The man who was the subject of an iconic Ferguson photo has died

Story behind iconic Ferguson photo (2014)
Story behind iconic Ferguson photo (2014)

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    Story behind iconic Ferguson photo (2014)

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Story behind iconic Ferguson photo (2014) 04:54

Story highlights

  • The photo was taken during violence in Ferguson, Missouri
  • Edward Crawford's uncle says he died of a self-inflicted gunshot wound

(CNN)It's powerful. It's visceral. It's seared in our memory as one of the iconic images from those turbulent nights that followed a black man's death at the hands of police in Ferguson, Missouri.

It's the photograph of Edward Crawford, clutching a bag of chips in one hand as he cocks his arm back to throw a burning tear gas canister that riot police had fired to disperse protesters like Crawford. The photo was taken four days after Michael Brown, an unarmed 18-year-old, was shot to death by a white police officer in Ferguson, and the city had erupted in protest.
Crawford has died of a self-inflicted gunshot wound, his uncle, Lester Davis, confirmed to CNN on Friday. St. Louis coroner's assistant Baxter Leisure said that a man with Crawford's name had died.
Crawford's uncle said he didn't believe the death was suicide.
This Aug. 13, 2014, photo by St. Louis Post Dispatch photographer Robert Cohen shows Edward Crawford returning a tear gas canister fired by police who were trying to disperse protesters in Ferguson, Missouri.  Four days earlier, unarmed black teenager Michael Brown was shot to death by white police officer Darren Wilson. The killing ignited riots and unrest in the St. Louis area and across the nation. Cohen and members of the St. Louis Post Dispatch photo staff are winners of the 2015 Pulitzer Prize for Breaking News Photography it was announced Monday, April 20, 2015, at Columbia University in New York.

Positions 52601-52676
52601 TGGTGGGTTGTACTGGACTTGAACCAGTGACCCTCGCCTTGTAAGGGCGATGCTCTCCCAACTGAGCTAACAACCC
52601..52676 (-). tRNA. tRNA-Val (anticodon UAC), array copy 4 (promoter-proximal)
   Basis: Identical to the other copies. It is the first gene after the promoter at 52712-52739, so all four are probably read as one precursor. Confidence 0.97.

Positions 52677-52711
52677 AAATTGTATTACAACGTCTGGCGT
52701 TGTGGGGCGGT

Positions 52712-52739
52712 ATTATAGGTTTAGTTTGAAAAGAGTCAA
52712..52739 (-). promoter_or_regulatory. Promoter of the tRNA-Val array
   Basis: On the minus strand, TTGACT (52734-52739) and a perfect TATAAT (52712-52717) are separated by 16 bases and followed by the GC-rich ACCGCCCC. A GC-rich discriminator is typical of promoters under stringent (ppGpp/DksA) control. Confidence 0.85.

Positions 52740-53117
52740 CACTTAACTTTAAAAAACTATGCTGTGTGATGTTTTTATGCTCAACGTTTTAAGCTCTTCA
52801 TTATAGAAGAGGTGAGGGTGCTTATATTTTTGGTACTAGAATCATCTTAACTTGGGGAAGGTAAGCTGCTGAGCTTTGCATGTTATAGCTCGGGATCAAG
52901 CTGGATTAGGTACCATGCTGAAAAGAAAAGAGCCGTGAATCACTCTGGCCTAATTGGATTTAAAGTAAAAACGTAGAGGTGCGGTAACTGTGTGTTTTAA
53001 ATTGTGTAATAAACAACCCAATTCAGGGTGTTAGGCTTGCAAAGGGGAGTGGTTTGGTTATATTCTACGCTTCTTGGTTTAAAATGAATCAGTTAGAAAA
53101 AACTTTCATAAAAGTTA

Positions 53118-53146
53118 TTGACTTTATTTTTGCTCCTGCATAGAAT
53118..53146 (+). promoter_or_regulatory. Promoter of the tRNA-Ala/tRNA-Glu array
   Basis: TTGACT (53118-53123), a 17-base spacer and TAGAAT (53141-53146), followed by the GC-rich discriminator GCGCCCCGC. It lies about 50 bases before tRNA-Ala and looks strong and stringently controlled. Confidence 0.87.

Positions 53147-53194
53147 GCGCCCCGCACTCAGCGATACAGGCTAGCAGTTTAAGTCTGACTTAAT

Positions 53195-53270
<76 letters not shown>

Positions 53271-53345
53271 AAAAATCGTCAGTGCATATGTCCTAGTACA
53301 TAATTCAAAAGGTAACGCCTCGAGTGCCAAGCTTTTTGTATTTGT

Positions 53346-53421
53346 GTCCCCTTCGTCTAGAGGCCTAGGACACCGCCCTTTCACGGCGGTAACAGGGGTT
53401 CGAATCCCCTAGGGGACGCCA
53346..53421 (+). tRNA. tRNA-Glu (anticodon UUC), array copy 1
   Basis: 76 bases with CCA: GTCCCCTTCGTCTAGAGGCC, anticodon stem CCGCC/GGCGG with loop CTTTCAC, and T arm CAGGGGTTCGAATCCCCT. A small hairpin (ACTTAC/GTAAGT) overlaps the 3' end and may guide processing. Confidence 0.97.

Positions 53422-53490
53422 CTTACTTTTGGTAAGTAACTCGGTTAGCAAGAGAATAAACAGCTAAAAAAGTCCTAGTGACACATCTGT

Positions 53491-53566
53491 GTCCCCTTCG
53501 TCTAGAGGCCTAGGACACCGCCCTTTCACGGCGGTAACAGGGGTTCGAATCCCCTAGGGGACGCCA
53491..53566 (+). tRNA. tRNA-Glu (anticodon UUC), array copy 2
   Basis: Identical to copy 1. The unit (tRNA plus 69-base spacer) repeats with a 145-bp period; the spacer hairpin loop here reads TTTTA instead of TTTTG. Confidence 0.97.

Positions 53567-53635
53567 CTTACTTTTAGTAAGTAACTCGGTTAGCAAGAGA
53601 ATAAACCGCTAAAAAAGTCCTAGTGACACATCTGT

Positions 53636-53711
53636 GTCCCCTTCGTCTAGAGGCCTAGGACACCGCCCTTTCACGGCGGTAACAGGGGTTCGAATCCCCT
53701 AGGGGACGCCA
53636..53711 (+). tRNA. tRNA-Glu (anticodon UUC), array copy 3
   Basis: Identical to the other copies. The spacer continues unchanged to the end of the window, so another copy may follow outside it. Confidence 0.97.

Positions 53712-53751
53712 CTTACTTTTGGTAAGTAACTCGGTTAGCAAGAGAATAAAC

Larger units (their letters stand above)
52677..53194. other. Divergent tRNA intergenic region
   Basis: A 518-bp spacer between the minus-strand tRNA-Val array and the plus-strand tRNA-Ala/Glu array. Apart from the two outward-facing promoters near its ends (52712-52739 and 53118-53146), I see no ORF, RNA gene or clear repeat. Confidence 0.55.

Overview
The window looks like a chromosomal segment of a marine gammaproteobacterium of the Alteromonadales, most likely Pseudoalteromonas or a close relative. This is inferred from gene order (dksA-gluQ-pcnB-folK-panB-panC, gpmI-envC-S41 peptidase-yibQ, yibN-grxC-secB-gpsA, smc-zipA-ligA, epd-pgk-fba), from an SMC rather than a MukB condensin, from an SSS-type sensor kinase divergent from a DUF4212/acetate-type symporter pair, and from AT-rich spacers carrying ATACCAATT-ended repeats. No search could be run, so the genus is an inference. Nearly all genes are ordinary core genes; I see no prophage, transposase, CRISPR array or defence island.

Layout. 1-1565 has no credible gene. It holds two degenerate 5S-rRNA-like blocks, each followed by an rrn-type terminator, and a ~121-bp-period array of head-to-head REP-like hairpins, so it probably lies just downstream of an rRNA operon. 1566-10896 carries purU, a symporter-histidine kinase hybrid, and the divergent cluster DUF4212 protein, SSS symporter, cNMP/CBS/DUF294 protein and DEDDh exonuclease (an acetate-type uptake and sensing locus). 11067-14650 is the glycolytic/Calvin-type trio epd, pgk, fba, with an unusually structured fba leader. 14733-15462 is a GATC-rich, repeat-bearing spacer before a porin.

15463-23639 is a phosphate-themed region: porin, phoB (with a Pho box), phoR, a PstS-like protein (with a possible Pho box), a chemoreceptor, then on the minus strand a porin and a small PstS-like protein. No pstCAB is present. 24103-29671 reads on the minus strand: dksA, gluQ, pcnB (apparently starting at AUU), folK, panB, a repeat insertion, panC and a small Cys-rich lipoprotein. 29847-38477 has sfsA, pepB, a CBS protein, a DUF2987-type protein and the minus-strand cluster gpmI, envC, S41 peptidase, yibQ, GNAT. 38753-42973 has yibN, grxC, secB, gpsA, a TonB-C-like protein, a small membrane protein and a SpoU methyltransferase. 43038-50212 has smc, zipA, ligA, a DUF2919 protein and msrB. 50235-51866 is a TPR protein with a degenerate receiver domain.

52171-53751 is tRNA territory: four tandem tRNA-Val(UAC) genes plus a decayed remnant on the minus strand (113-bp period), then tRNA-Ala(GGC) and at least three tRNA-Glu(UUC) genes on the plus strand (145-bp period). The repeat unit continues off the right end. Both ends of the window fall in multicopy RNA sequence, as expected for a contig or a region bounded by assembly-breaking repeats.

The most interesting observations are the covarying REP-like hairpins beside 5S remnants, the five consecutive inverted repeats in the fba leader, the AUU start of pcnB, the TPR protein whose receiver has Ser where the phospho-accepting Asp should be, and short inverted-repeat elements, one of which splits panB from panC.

"I don't want people to think it's some conspiracy theory," Davis said. "I don't believe my nephew killed himself either, maybe it was an accident."
The photo of Crawford was taken on August 13, 2014, by St. Louis Post-Dispatch photographer Robert Cohen. It has been printed on T-shirts, repurposed by artists, even plastered onto cell phone cases. On Twitter, it's been favorably compared to pictures from political revolutions in other countries -- but also falsely cited as proof of violence by Crawford.
"Before the photo was taken, the canister ... was shot and it landed a couple of feet away from me and some children standing on the sidewalk," Crawford told CNN in 2014.
"I was not throwing the canister at the police; I was merely getting the canister away from me and the kids."
Last year, MarShawn McCarrel, a Black Lives Matter activist involved in Ferguson protests, killed himself on the steps of the Ohio Statehouse in Columbus. At the time, the Columbus Dispatch reported it wasn't clear why McCarrel, 23, shot himself, but hours earlier he had posted a message on Facebook saying, "My demons won today. I'm sorry."
And in September, Darren Seals, another activist, was found dead in a burning car in St. Louis. Police said there was a single bullet wound to his head.
As for the Crawford family. "We just have to be there for each other, we've never dealt with anything like this," an emotional Davis said.